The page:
Saturn’s Moon Enceladus and Antarctica’s Ocean Are Eerily Similar

Recently, scientists suggested that alien life is more likely to exists in worlds with underground oceans like Enceladus. Now, scientists revealed that Enceladus's oceans are strikingly similar to Earth's Antarctic Ocean.

Inside the ocean of Saturn’s moon Enceladus, global circulation processes can operate, transferring heat and various substances from the bottom to the overlying layers of water, from the poles to the equator. This is the conclusion reached by planetary scientists who built a new model of the ocean based on data from the Cassini station and current knowledge about Earth’s Antarctic Ocean.


What made Enceladus important for scientists?

Interest in Enceladus, the 500-kilometer icy moon of Saturn, arose after the interplanetary station Cassini found evidence of the existence of a global subglacial ocean that is at least 30 kilometers deep. This was indicated by fluctuations in the position of the satellite and plumes ejected from cracks near the South Pole.

In addition to water, carbon dioxide, ammonia, and methanol, the emissions contained hydrogen and organic molecules, suggesting hydrothermal activity on the ocean floor. The satellite began to be considered as one of the places where life can exist, in particular, archaea can live in such an ocean.

Enceladus’s oceans are similar to Earth’s Antarctic Ocean

A group of planetary scientists led by Ana Lobo from the California Institute of Technology has published the results of modeling the processes that can go on in the ocean of Enceladus. Scientists based on data from “Cassini” and modern ideas about the high-latitude oceans of the Earth.

The fact is that the observed heterogeneity of the thickness of the satellite’s ice crust (at the poles it is thinner than near the equator), according to the researchers, is a convincing indicator that local regions of freezing and melting at the ocean-crust boundary change the density of the subsurface ocean due to heat exchange and flows fresh and saltwater.

Illustration of Enceladus's interior and its underground oceans. Credit: NASA/JPL-Caltech
Illustration of Enceladus’s interior and its underground oceans. Credit: NASA/JPL-Caltech

Similar processes are taking place on Earth in the Southern Ocean, where large-scale circulation processes depend on the interaction of water and glaciers. Thus, it is possible to simulate what circulation processes will take place in the ocean of Enceladus, depending on its different local characteristics.

Scientists concluded that global circulation from the pole to the equator will operate inside the ocean, which will affect the distribution of heat (in this case, heat from hot spot areas can spread throughout the ocean) and the transport of various substances from the bottom to the overlying water layers. Near the South Pole, the ocean will be divided into layers with different salinity and may have a lens of freshwater.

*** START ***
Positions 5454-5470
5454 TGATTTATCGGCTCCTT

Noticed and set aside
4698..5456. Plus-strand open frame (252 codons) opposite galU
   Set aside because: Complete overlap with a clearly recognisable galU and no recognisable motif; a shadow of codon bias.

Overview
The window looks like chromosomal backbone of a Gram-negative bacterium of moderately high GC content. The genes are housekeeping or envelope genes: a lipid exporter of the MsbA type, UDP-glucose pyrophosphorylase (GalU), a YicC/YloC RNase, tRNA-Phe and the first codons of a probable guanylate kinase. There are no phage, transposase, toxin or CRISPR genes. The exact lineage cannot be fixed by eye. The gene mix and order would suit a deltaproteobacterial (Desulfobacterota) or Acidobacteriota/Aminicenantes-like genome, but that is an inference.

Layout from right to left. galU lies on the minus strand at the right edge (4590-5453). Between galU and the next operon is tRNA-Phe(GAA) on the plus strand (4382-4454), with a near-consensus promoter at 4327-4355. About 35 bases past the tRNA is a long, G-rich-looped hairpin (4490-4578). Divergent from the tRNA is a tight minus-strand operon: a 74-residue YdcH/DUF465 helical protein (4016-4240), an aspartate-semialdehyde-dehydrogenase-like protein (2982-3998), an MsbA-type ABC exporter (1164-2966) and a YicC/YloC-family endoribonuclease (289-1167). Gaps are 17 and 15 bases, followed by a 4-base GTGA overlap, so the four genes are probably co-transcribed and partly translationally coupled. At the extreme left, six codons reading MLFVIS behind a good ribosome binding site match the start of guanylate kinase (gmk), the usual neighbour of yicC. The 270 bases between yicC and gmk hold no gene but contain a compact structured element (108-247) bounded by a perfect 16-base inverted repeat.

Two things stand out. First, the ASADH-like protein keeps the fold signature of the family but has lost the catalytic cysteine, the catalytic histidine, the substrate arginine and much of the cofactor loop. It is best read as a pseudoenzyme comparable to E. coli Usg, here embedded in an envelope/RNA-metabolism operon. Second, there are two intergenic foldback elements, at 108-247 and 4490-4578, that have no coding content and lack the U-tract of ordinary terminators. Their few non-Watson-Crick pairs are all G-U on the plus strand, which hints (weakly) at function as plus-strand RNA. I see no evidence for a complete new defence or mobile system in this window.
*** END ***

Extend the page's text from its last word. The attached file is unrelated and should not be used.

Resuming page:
Future studies

If we assume that the ocean has an average salinity equal to or greater than the salinity of its deepest layers, then the freshwater lens feeding the geysers will have a salinity of at least two grams per kilogram of water less than the average salinity of the entire ocean. what should be taken into account in further studies of the satellite.

Researchers hope that future missions to the icy satellites of giant planets such as Dragonfly, Europa Clipper, and JUICE will help to learn more about the oceans of Europa, Ganymede, and Titan.

In particular, their research should link the properties of the ocean on the border with the crust to the global circulation within it. In this case, one can more accurately understand which satellites are more suitable for the development of microbiological life on them.


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Sources:

Howell, E. (2021, April 01). Enceladus may have ocean currents like we see around Antarctica.
Lobo, A., Thompson, A., Vance, S., & Tharimena, S. (2021, March 25). A pole-to-equator Ocean overturning circulation on Enceladus.
ScienceDaily. (2021, March 25). Ocean currents predicted on Saturn’s moon Enceladus.

Vladislav Tchakarov

Hello, my name is Vladislav and I am glad to have you here on Curiosmos. My experience as a freelance writer began in 2018 but I have been part of the Curiosmos family since mid-2020. As a history student, I have a strong passion for history and science, and the opportunity to research and write in this field on a daily basis is a dream come true.
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